The estrous cycle of 10 intact female wolves, aged 8 months-8 years at the initiation of the study, was characterized in terms of vaginal smears, behavioral observations and serum concentrations of estradiol-17&, progesterone and luteinizing hormone (LH) from January through June. No estrous cycles occurred in these animals between June and December. All were housed with male wolves. Two pups and 1 adult remained anestrous during this interval. One pup and 2 adults produced litters between May 4-6. Four adults exhibited endocrine changes similar to those of the pregnant animals but no litters or signs of abortion were observed. The duration of proestrus was 15.7 :t 1.6 days (x SEM, n = 6), of estrus 9.0:t 1.2 days (n = 4) and of the luteal phase 63 :t 2 days (n = 6). The duration of pregnancy was between 60-65 days. The anestrous females (86 blood samples) had 6 progesterone values between 1-2 ng/ml and the remainder below 1 ng/ml. Their estradiol-17& concentrations varied between 5-20 pg/ml. Values for LH varied between 0.1-2 ng/ml, except for 1 value above 15 ng/ml for each of the 2 anestrous pups on 12 January. The 7 estrous animals (260 samples) included 1 pup and 2 adults that delivered litters. Estradiol-17& varied between 10-20 pg/ml during proestrus, peaked at 30-70 pg/mllate in proestrus and fluctuated between 10-30 pg/ml during pregnancy or the duration of luteal activity in the nonpregnant animals. The preovulatory LH rise, 5-15 ng/ml, extended over 3 days during and immediately following the peak estradiol-17& values. An earlier elevation in LH as observed in 3 of the estrous animals. Progesterone began increasing during the LH surge and peaked 11-14 days later at 22-40 ng/ml. Progesterone concentrations greater than 3 ng/ml were maintained for 56-68 days in 6 of the 7 animals exhibiting estrus. Progesterone concentrations declined at parturition but continued to fluctuate between 0.2-3 ng/ml for 3-6 weeks.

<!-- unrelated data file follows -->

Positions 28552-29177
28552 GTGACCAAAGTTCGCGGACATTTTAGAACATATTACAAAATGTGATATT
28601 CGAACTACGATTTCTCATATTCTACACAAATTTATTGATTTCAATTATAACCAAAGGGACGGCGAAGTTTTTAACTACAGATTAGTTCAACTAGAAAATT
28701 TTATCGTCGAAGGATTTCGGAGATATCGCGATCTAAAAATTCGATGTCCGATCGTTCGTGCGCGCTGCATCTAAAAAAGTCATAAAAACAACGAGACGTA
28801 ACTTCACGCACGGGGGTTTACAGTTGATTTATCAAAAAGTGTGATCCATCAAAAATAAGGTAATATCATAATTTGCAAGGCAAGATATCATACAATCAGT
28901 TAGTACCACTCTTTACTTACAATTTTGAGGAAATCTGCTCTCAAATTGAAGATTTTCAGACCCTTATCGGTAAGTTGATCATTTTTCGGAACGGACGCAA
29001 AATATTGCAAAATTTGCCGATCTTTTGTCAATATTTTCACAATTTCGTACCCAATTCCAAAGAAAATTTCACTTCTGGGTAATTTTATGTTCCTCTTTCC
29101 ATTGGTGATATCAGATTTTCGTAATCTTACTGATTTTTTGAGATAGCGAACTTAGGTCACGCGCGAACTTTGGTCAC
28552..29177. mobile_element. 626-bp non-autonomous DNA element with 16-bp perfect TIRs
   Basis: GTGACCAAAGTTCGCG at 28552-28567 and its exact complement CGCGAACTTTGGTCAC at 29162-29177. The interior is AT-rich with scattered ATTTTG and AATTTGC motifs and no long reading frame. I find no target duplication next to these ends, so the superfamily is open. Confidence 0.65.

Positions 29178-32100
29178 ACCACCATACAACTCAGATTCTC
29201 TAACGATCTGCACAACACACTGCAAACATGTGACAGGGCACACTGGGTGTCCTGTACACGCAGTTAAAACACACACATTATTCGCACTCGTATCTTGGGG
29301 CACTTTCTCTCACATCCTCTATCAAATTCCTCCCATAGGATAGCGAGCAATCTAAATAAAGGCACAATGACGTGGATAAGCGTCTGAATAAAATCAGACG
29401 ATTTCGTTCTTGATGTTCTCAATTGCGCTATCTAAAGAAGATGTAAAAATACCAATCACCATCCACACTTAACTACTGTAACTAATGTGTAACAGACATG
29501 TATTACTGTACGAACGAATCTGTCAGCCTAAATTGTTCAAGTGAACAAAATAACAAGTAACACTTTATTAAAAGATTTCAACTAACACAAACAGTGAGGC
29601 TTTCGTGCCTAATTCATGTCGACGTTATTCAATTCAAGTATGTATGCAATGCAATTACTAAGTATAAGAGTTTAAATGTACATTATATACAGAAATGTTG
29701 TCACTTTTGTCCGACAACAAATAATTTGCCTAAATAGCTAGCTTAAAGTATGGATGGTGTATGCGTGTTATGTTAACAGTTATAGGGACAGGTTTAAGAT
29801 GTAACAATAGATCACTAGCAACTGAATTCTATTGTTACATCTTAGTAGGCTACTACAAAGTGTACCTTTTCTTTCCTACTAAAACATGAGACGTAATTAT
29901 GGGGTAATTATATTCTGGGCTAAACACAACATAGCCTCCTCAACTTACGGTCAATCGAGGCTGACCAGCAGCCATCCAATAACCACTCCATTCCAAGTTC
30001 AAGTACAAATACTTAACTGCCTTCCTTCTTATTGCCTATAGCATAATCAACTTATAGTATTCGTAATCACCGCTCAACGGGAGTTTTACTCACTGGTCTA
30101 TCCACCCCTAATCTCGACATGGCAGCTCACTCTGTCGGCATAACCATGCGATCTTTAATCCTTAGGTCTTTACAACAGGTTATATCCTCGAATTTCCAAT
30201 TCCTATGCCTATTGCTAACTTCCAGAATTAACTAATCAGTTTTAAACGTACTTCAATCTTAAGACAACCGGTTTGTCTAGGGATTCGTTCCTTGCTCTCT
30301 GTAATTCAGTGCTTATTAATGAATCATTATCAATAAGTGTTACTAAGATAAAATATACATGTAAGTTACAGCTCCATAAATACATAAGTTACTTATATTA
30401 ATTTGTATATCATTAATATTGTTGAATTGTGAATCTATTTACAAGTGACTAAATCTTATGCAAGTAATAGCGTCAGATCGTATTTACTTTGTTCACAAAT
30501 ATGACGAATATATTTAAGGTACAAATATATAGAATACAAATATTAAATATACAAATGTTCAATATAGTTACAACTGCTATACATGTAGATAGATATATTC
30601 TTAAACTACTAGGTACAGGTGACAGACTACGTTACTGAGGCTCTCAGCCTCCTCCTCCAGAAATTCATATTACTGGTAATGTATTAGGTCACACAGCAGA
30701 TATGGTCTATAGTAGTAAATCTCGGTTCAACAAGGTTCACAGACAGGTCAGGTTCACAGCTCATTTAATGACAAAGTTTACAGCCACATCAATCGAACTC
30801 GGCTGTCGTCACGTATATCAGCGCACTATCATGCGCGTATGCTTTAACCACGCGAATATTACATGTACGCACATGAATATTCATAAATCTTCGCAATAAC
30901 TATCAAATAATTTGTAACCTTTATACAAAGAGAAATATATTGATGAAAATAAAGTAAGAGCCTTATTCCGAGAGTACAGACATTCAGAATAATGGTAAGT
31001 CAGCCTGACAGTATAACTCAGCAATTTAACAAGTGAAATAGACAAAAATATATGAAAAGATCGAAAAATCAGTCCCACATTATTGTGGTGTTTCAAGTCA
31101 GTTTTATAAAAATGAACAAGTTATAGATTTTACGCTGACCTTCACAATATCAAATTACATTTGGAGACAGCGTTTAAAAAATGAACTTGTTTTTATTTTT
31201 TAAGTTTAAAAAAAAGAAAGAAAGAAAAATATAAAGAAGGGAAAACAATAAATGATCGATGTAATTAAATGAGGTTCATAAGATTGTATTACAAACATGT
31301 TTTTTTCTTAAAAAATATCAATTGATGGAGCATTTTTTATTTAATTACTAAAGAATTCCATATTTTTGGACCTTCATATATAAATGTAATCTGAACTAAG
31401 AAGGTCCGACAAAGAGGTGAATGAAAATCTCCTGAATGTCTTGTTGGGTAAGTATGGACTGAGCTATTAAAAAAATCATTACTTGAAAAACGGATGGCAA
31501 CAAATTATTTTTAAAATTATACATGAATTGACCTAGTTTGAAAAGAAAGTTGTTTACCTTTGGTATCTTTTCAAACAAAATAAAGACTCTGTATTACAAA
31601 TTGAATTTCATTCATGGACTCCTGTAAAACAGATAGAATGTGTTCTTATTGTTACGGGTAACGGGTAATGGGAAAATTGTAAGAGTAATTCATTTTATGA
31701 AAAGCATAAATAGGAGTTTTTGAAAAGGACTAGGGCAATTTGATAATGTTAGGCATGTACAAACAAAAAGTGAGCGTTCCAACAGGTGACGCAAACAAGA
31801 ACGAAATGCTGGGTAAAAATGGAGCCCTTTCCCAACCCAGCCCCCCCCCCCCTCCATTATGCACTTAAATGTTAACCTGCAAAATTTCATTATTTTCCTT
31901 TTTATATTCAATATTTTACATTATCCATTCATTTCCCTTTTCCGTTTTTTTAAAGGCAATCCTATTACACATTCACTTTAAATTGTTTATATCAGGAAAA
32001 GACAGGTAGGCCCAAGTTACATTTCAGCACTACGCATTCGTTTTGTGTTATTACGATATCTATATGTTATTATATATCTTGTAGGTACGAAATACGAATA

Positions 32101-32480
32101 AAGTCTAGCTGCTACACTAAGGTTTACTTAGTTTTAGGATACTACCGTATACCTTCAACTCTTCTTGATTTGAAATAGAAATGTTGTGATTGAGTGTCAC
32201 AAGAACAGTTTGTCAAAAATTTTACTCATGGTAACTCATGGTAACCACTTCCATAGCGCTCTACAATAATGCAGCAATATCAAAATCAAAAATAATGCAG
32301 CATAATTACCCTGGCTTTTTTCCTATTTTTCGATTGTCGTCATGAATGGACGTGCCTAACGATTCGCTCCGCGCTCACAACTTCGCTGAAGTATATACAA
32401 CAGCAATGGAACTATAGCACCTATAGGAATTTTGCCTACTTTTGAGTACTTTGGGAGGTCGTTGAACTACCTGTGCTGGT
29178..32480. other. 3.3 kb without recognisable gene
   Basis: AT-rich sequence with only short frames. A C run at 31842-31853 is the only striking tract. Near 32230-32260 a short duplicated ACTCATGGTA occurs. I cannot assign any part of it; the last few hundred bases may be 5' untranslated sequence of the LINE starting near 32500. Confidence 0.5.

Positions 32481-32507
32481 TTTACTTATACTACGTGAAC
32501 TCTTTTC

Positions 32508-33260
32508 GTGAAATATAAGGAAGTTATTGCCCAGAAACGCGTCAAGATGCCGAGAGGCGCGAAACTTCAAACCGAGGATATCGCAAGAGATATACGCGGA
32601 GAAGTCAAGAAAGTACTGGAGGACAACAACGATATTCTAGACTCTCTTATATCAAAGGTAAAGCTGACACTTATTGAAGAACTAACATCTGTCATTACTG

Additional publication details
Endocrine correlates of reproduction in the wolf. I. Serum progesterone, estradiol and LH during the estrous cycle